A considerable number of organic contaminants can be removed simply by filtration over activated carbon or suing adsorber polymers. Others may require additional treatment either with hydrogen peroxide or with potassium permanganate in order to break down the compound into simpler ones that can then be removed by active carbon treatment.

Nickel sulphate-based solutions

These solutions are widely used, and most frequently in electroforming applications where the low internal stress of the deposits they produce is absolutely vital. In these cases chloride-free solutions can be used (but only if a form of sulphur-activated nickel anode material is employed) to reduce deposit stress to a minimum. They are also used in barrel plating operations and reel-to-reel, since their higher electrical conductivity allows faster deposition rated to be used, and for thicker layers (>2000 μm).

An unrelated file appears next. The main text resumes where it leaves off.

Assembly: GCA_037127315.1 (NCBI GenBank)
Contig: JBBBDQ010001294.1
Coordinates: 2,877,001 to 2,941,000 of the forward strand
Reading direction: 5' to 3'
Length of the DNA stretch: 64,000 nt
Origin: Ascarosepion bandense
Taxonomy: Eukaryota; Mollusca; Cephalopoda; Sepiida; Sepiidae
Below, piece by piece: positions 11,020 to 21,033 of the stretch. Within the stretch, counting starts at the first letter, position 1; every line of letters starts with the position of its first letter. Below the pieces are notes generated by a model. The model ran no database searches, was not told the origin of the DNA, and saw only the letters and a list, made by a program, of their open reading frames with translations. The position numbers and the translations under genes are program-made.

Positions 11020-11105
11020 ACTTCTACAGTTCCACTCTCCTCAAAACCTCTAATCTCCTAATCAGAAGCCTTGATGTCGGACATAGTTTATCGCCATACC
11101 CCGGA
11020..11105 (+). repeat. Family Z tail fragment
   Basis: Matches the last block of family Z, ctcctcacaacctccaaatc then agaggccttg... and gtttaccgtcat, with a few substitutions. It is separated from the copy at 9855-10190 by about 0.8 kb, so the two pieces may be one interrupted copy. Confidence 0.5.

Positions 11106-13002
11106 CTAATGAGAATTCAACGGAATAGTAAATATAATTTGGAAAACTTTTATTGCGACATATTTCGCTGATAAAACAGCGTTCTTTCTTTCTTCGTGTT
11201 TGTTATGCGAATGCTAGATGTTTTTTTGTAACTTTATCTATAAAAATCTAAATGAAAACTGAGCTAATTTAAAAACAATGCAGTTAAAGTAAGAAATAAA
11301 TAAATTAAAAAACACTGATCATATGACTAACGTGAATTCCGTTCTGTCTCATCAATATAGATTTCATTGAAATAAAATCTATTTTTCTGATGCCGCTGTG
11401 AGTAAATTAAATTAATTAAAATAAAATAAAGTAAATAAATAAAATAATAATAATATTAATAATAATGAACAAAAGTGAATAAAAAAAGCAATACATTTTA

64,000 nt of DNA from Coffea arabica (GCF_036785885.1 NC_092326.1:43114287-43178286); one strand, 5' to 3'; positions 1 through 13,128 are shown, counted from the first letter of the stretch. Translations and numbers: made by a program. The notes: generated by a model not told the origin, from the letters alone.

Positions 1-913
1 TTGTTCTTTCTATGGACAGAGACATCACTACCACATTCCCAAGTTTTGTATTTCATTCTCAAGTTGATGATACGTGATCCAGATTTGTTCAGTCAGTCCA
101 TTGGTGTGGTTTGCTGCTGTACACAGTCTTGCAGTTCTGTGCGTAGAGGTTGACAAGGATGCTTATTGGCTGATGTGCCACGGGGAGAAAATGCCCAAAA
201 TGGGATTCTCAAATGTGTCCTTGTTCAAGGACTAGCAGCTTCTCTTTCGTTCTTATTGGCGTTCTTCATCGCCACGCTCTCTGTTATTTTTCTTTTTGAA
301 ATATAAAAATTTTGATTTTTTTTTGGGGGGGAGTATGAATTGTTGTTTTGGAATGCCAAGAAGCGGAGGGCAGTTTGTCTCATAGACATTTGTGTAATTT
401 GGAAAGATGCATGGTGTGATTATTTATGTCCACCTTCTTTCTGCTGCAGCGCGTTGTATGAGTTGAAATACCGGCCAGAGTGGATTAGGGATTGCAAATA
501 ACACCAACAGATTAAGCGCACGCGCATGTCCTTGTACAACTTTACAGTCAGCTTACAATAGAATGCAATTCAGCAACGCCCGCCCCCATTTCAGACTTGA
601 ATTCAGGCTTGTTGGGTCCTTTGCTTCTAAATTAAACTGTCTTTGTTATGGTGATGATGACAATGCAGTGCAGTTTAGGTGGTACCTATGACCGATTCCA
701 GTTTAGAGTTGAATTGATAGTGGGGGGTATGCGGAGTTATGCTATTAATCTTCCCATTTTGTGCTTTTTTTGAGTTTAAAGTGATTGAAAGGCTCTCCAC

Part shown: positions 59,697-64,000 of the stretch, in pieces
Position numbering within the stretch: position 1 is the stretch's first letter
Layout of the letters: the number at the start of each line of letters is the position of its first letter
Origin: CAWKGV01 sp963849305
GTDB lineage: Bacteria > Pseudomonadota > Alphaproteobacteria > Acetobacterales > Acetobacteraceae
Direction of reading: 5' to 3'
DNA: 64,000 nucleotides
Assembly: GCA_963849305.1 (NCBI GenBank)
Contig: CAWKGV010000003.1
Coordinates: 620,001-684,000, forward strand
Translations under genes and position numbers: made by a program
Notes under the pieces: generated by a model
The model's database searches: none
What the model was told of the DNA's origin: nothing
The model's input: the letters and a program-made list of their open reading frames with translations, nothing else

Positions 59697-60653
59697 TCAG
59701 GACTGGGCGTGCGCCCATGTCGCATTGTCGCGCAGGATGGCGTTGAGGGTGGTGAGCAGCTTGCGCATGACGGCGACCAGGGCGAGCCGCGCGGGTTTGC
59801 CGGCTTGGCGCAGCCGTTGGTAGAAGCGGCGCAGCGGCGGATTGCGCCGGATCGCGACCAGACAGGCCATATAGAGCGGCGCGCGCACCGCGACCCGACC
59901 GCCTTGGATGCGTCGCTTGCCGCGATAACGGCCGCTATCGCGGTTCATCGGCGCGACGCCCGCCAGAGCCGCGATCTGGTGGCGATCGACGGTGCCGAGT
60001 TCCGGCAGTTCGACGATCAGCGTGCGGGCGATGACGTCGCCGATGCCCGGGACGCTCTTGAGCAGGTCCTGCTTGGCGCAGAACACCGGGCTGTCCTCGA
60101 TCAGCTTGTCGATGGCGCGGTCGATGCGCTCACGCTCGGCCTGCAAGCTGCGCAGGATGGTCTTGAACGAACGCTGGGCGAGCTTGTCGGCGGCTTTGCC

Generally, sulphamate-based solutions are not used in situations where Watts-type solutions will prove effective due their higher cost.

The solutions are based on nickel sulphamate (rather than sulphate) in concentrations ranging from 350 to 600 g/l of the tetrahydrate salt, allowing a higher current. These solutions always contain boric acid (35 – 45 g/l) and frequently nickel chloride (1-15 g/l).

These solutions normally operate in similar temperature and pH ranges as those used for Watts-type solutions although high concentration sulphamate solutions that are used to achieve high metal deposition rates, using current densities up to 35 A/dm2, are often operated at around 70°C.